Every other issue of The Validea Hot List newsletter examines in detail one of John Reese’s computerized Guru Strategies. This latest issue looks at the Benjamin Graham-inspired strategy, which has averaged annual returns of 12.1% since its July 2003 inception vs. 3.5% for the S&P 500. Below is an excerpt from the newsletter, along with several top-scoring stock ideas from the Graham-based investment strategy.
Taken from the July 20, 2012 issue of The Validea Hot List
Guru Spotlight: Benjamin Graham
Today, many investors look to Warren Buffett for advice about the stock market and the economy. But before he became one of the world’s richest men and greatest investors, there was someone whose investment advice Buffett himself cherished: Benjamin Graham. And Buffett was far from alone. Known as “The Father of Value Investing”, Graham inspired a number of famous “sons” — Mario Gabelli, John Neff, John Templeton, and, most famously, Buffett, are all Graham disciples who went on to their own stock market greatness.
So, just who was Graham? Born in England in 1894 as Benjamin Grossbaum (his family later changed its surname to Graham during World War I, when German names were viewed with suspicion), Graham built his reputation — and fortune — by using an extremely conservative, low-risk approach to investing. To him, preserving one’s original capital was every bit as important as netting big gains, and two factors from his early years may show why. The first was Graham’s own family’s fall from financial comfort to poverty not long after his father died when he was nine. The second involved his first major business venture, an investment firm he founded with Jerome Newman. Just three years after opening, the stock market crash of 1929 and the Great Depression arrived. Graham’s clients, like just about everyone else, were hit hard, according to Graham biographer Janet Lowe, and Graham worked without compensation for five years until his clients’ fortunes were fully restored.
Having lived through both his own family’s financial troubles and the market crash, it’s no surprise that the strategy Graham laid out in his classic book The Intelligent Investor was a conservative, loss-averse approach. To Graham, an investment wasn’t something that could be turned into quick, easy profits; anything that offers such “easy” rewards also comes with substantial risk, and Graham abhorred risk. True “investment”, he wrote, deals with the future “more as a hazard to be guarded against than as a source of profit through prophecy.”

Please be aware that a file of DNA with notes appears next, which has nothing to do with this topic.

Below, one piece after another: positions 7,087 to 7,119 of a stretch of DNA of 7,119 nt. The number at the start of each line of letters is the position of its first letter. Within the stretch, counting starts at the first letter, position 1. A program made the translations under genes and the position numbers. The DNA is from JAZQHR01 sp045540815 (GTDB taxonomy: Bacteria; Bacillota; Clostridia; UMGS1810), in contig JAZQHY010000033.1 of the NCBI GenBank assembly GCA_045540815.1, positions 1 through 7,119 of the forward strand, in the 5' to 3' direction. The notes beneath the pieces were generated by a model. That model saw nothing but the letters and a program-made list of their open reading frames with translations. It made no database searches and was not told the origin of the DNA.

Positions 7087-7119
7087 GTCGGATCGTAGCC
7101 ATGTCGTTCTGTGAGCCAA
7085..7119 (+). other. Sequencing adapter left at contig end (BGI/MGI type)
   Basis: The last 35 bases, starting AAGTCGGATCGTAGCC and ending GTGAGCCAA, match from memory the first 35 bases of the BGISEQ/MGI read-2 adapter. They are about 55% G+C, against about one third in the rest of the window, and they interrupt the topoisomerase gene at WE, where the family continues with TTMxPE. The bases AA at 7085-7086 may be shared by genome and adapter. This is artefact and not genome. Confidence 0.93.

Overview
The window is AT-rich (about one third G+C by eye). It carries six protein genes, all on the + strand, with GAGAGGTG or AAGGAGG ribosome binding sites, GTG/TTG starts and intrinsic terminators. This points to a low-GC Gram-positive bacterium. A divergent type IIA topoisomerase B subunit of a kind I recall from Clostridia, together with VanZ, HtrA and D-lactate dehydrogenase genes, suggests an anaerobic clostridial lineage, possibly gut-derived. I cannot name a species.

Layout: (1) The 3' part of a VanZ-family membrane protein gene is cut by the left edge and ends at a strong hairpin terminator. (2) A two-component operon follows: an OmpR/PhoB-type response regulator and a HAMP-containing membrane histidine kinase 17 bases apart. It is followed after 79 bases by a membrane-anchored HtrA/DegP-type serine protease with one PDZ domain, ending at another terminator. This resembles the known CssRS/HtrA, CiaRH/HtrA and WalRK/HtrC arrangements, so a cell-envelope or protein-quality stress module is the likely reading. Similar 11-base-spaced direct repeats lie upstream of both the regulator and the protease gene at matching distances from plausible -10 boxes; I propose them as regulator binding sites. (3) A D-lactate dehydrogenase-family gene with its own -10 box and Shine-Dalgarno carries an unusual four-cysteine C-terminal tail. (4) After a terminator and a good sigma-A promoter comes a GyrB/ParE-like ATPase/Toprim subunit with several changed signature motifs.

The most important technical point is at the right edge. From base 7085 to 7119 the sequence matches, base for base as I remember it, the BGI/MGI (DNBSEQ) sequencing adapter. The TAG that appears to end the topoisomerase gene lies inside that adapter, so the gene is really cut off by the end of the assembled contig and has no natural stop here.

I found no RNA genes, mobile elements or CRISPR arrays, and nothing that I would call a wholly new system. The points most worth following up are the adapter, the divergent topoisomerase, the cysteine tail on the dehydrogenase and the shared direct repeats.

In terms of specifics, Graham’s “Defensive Investor” approach limited risk in a number of ways, and my Graham-based model lays out several of those methods. For example, one key criterion is that a firm’s current ratio — that is, the ratio of its current assets to its current liabilities — is at least two, showing that the firm is in good financial shape. The approach also targets financially sound firms by requiring that long-term debt not exceed net current assets. Two other criteria the Graham method uses to find low-risk plays: the price/earnings ratio and the price/book ratio. Graham wanted P/E ratios to be no greater than 15 (and, as another signal of his conservative style, he looked not only at trailing 12-month earnings but also at three-year average earnings, to ensure that one-year anomalies didn’t skew the P/E ratio). For the price/book ratio, he used a more unusual standard: He believed that the P/E ratio multiplied by the P/B ratio should be no greater than 22.
My Graham-inspired strategy tends to find bargains across a variety of areas of the market. Here are the current holdings of the 10-stock Graham portfolio:
Forest Laboratories, Inc. (FRX)
Curtiss-Wright Corp. (CW)
Helmerich & Payne, Inc. (HP)
NTT DoCoMo, Inc. (DCM)
United Stationers Inc. (USTR)
GameStop Corp. (GME)
General Dynamics Corporation (GD)
USANA Health Sciences, Inc. (USNA)
DeVry, Inc. (DV)
Walgreen Company (WAG)
Two types of stocks that you won’t find in the Graham portfolio are technology and financial firms. Graham excluded tech stocks from his holdings because they were too risky, and, while they’re not as risky today, I do the same. Financial stocks, meanwhile, aren’t explicitly excluded from my Graham model. But because of the low-debt requirements in this strategy, it’s nearly impossible for a financial firm to garner approval.
Since I started tracking my Guru Strategies more than nine years ago, the performance of my Graham-based model has been rather remarkable. Even though the strategy Graham outlined is now more than 60 years old, it just keeps on working. Through July17, the 10-stock Graham-based portfolio was up 179.2% since its July 2003 inception, making it my second-best performer. That’s a 12.1% annualized return in a period in which the S&P 500 has gained just 3.5% per year. The model’s strict balance sheet criteria helped it avoid big losers in 2008, as the portfolio lost less than half of what the broader market lost, and it rebounded big in 2009 and 2010, gaining 31.4% in ’09 and 22.6% in ’10. In 2011, it had its worst year, however, falling 19.0% while the broader market was flat. It’s rebounded nicely in 2012, though, having risen 10.7% vs. 8.4% for the S&P, indicating that last year was an aberration.
It’s also worth noting that the 20-stock Graham-based portfolio I track has been even better. In fact, it’s the best performer of any of my 10- or 20-stock portfolios, having returned 259.7% since its July 2003 inception — that’s 15.3% per year.
The Graham portfolios’ long-term results are a great demonstration of how successful stock investing doesn’t need to be incredibly complex or cutting-edge. You don’t need fancy theories or gimmicks; you just need to focus on good companies whose stocks are selling at good values. Do that, and you should produce some strong results of your own.